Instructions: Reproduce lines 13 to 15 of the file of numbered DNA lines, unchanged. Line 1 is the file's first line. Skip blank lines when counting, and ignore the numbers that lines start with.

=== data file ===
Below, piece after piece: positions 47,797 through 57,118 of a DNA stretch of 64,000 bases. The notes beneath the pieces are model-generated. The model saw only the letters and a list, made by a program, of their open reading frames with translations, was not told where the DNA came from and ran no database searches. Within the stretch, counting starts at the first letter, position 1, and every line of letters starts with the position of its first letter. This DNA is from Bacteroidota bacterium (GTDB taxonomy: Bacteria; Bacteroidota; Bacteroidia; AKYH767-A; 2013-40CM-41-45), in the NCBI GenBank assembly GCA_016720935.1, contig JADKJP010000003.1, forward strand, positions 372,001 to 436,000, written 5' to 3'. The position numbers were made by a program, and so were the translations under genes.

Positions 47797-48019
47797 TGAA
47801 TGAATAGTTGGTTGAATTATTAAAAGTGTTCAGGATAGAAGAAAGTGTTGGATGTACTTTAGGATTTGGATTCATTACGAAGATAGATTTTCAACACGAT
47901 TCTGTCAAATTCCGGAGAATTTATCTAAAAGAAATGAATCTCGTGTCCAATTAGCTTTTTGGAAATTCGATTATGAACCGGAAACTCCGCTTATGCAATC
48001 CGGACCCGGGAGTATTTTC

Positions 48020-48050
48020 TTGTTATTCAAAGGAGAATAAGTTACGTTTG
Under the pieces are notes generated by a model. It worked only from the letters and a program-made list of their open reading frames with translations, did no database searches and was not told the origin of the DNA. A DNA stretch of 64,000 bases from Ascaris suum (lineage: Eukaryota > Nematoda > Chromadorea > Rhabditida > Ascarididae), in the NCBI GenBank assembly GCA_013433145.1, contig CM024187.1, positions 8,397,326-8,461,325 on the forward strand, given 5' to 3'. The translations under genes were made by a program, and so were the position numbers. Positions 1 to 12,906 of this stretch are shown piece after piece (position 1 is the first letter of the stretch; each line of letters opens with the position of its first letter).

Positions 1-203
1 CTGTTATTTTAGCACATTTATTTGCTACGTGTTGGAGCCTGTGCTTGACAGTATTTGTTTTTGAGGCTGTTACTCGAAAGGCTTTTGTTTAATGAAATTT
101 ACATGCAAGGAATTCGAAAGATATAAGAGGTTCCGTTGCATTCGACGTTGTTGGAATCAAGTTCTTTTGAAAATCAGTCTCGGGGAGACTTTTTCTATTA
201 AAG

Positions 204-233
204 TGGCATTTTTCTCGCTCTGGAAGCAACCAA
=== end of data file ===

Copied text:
201 AAG

Positions 204-233
204 TGGCATTTTTCTCGCTCTGGAAGCAACCAA